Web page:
The Evolution of Knowledge

Today, the exploration of new places and new ideas seems self-evidently a good thing. For much of human history, though, priests, politicians, and philosophers cast a suspicious eye on curious folks. It wasn’t just that staring at rainbows all day or pulling apart insects’ wings seemed weird, even childish. It also represented a colossal waste of time, which could be better spent building the economy or reading the Bible. Philip Ball explains in his thought-provoking new book, Curiosity, that only in the 1600s did society start to sanction (or at least tolerate) the pursuit of idle interests. And as much as any other factor, Ball argues, that shift led to the rise of modern science.”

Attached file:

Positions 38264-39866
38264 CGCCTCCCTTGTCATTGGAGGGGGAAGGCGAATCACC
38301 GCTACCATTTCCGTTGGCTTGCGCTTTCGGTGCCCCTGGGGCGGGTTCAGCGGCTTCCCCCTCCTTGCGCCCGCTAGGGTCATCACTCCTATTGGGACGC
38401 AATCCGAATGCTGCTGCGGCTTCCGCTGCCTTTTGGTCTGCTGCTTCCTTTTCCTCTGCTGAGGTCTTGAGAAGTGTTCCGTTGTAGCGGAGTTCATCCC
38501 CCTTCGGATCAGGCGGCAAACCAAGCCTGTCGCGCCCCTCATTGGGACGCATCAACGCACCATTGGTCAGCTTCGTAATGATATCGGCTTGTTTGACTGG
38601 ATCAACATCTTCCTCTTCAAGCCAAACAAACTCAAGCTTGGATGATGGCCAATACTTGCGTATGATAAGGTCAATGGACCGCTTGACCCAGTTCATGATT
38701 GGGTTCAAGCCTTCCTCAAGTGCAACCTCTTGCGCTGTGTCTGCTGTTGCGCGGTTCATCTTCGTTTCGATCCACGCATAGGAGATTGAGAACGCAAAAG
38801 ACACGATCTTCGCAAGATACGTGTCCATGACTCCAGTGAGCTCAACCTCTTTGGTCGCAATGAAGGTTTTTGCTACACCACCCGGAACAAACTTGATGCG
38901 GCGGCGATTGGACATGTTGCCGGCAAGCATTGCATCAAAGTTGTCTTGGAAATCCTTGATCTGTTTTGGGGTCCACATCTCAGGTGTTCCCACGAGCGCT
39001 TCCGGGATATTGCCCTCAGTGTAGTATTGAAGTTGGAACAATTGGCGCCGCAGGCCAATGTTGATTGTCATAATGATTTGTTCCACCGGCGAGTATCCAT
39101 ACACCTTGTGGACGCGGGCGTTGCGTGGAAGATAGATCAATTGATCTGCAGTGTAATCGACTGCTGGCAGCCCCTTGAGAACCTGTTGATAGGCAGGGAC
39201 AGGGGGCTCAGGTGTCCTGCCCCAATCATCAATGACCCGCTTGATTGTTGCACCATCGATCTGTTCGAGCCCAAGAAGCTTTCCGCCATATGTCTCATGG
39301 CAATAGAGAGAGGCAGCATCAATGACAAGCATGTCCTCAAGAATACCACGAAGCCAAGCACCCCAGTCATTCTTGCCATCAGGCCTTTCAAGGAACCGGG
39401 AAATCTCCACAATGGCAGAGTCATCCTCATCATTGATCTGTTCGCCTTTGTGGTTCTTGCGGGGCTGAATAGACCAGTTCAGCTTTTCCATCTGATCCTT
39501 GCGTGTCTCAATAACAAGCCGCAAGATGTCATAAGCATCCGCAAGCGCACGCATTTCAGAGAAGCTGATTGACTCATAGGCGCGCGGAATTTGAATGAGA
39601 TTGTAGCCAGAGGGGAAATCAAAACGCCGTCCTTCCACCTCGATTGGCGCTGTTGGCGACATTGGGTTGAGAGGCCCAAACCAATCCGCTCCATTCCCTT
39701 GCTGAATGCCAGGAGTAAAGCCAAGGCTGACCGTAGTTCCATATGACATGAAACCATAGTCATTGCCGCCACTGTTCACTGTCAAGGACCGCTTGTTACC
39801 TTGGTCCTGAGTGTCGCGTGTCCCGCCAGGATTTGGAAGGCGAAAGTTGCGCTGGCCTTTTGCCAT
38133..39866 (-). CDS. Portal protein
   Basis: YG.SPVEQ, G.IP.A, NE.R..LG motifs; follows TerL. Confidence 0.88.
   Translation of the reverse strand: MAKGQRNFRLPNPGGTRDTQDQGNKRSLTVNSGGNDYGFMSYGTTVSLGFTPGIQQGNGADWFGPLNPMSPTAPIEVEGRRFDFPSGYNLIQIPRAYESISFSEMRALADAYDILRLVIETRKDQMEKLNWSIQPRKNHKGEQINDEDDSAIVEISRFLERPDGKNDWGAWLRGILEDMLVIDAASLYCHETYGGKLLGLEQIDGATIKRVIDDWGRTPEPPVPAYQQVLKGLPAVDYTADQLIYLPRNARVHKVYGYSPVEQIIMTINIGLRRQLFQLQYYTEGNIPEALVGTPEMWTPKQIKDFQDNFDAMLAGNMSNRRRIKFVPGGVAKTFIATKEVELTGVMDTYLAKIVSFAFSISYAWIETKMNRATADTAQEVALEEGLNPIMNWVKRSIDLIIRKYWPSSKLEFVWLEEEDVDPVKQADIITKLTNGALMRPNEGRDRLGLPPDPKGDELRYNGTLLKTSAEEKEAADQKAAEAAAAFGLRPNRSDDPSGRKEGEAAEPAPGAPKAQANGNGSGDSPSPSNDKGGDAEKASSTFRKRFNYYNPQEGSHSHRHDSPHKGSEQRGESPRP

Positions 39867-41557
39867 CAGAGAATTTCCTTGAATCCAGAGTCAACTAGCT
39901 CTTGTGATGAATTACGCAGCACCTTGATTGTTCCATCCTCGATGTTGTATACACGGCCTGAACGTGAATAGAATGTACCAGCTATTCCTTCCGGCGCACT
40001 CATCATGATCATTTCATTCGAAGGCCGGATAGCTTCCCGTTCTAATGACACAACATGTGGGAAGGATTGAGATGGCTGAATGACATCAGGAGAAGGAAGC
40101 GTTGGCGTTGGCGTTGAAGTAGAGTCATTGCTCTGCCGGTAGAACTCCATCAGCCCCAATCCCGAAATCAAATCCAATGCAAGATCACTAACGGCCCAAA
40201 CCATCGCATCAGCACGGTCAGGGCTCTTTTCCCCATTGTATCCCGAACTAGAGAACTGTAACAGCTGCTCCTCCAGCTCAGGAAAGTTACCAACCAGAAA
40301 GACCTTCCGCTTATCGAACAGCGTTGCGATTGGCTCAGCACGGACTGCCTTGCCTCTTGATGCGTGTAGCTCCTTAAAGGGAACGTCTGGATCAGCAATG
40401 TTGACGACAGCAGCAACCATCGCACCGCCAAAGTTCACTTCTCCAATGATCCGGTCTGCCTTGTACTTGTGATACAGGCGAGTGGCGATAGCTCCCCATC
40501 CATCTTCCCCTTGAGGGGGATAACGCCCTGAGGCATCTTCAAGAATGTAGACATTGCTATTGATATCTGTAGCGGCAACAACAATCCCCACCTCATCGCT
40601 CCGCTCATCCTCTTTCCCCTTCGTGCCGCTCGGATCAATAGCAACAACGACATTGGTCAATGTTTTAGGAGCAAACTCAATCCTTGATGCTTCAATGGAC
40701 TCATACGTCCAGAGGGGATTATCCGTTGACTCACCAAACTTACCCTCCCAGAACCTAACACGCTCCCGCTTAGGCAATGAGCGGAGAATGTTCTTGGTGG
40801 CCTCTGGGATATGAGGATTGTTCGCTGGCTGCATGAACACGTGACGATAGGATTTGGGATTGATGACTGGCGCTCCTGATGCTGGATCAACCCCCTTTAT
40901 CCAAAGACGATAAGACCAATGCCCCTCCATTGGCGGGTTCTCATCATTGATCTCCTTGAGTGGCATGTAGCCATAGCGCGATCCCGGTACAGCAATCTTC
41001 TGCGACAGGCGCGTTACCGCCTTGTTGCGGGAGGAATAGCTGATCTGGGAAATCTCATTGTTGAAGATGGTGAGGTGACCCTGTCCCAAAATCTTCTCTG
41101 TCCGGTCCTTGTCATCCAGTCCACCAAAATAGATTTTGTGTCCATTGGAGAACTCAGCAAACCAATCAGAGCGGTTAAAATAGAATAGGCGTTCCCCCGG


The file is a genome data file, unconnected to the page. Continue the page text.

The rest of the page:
I’d like to read this book one day, and I recommend you all do so too. It sounds really interesting – the article is great. I will post expanding on this one day with a review of an essay called Doing Nothing is Something by Anna Quindlen. It’s about downtime, a bigger word for boredom. It is the inspiration of creativity, and day by day we are losing it once again. Curiosity and creativity go hand in hand, and perhaps the Enlightenment can be narrowed down to just that.

One thought on “The Evolution of Knowledge

  1. Pingback: Thoughts on American Public Education | Whispers of Satan

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